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Mustang 2011 don’t know how this happened to this one tire. Recently purchased the car, maybe happened when driving over potholes don’t know. Had this car for 3 weeks so far and noticed I had this damage on this one wheel since a week to two weeks after and have been driving with it.

Is this dangerous to be driven further or should this tire be changed. I know it’s bad to drive with tire bubbles but looking at this damage what would u guys say ? Can I drive it for a month more or should it be replaced immediately ? Thanks for the replies.

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    Whatever you hit took a slice off the wheel rim as well. You might need a new wheel as well as a new tire. Personally I wouldn't drive that anywhere at more than 5mph. – alephzero Jul 19 at 18:20
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    Bulges are always suspect - get it replaced for peace of mind. – Solar Mike Jul 19 at 18:36
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    A place like KwickSilver might be able to repair the wheel, but I would never drive on that tire. Blowouts at speed are difficult to control. Is your life worth the cost of a tire? – BillDOe Jul 19 at 20:57
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I see a bulge in the tire sidewall.

Do not drive on a tire with a bulge!

The missing chunk is not an issue. The bulge is the issue.

So, put the spare on and drive to the nearest tire shop to get that broken tire replaced.

Don't start driving around with the spare; there's a maximum rated distance you can drive on the spare. Do observe the max speed as well; mine has 80 km/h speed limit.

About replacing the tire: if the tires are relatively new, you can get away by replacing only the broken tire with an identical one (same size, same brand, same model). Otherwise, replace two on the same axle and observe a tire rotation pattern that maintains the property that both new tires remain on the same axle (alternatively front / rear / front / ...). On four wheel drive vehicles, you may need to replace all four tires. The user's manual should specify if that's the case. More info about replacing 1 vs 2 vs 4.

  • Do you think this tire would have a blow out anytime soon cuz the bludge is small ? – Av505 Jul 20 at 15:25
  • Do not take the risk. I repeat, DO NOT take the risk! Bulges will only get larger and blow out eventually. – juhist Jul 20 at 17:25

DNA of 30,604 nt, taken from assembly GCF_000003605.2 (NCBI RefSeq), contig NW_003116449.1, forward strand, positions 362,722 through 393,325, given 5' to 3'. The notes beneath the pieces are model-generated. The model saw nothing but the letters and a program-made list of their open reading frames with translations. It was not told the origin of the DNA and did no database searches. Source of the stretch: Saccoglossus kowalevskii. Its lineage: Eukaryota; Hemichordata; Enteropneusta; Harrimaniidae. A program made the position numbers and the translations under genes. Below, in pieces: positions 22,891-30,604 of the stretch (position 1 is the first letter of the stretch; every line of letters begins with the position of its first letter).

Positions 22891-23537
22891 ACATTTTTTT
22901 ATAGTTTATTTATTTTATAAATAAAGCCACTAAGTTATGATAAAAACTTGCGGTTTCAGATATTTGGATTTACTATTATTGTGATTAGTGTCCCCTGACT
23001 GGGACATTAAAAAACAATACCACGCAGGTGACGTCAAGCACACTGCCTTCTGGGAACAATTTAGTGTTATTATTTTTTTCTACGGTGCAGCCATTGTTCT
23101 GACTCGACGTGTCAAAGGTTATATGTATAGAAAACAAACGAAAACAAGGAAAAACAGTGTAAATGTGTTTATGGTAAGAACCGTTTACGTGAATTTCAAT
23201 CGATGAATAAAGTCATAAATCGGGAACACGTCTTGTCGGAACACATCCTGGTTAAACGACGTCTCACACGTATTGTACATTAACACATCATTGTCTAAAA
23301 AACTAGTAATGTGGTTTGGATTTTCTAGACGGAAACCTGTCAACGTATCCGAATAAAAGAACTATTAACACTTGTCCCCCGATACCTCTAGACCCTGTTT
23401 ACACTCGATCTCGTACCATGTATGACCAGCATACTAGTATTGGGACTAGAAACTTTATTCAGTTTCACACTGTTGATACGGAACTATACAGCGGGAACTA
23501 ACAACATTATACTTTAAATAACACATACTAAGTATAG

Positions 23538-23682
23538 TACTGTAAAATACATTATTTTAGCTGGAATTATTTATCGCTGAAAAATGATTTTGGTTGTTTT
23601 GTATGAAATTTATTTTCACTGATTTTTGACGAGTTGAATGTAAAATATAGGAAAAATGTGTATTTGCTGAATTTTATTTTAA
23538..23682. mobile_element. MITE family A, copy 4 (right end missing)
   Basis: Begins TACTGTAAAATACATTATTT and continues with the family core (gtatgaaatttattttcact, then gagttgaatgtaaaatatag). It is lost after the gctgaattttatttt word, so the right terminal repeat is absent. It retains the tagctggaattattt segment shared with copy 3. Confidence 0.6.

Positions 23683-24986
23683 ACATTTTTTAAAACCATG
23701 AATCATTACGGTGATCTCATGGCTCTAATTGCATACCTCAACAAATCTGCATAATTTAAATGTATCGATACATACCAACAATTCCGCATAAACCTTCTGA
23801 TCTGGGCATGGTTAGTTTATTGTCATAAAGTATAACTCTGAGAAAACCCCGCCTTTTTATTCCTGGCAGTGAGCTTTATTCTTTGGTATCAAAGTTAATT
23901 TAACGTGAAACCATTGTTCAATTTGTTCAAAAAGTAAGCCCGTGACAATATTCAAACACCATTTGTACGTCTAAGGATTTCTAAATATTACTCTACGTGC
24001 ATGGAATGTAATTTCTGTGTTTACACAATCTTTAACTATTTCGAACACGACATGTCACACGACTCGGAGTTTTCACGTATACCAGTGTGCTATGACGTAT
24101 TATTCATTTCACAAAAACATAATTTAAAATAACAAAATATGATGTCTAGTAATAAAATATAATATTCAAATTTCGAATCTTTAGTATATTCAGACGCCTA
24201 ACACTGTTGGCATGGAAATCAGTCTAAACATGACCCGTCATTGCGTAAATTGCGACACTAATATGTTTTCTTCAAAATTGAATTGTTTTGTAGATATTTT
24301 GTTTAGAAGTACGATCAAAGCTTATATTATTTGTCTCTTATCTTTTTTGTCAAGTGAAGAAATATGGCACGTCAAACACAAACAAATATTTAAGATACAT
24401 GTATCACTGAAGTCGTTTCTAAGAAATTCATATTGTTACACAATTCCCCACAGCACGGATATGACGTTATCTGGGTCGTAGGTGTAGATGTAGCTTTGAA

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Limp it to the tire shop NOW.

The problem isn't the gouge, it's the bulge to the left of it. This is a broken steel belt. This tire could catastrophically fail on you at any time, meaning instantly tear itself apart, and cause severe handling problems when it does. It will be a challenge to keep the car from hitting other traffic, roadside objects, pedestrians, bicyclists or even just keep it from flipping over -- depending on how much kinetic energy you have at the time.

Kinetic energy is a function of speed squared.

So I recommend you just limp it to a nearby tire shop, and here's the important part - keep your speed down to 20 mph - 25 tops. You will still need to be on your toes because the car could lurch off in an unexpected direction at any time. However at this low speed, your kinetic energy is quite low, so the other 3 tires should have enough authority to keep the vehicle controllable, and there's no real chance of rolling the car over. And events will unfold slowly enough that you should be able to react to them.

Now, a couple things are important about replacement tires.

First and foremost, your best rubber needs to be on the rear axle regardless of drive system. Period. You don't want to find out what happens when it's not.

Second, it's best that on the drive axle(s), the tires be of roughly equal diameter/wear. If they're not, the differential will have to work extra hard. It's not a deal-killer, but better to avoid it. Here, used tires can be a salvation, because they can let you match the other tire that is worn, instead of having to spend to replace 2 tires.

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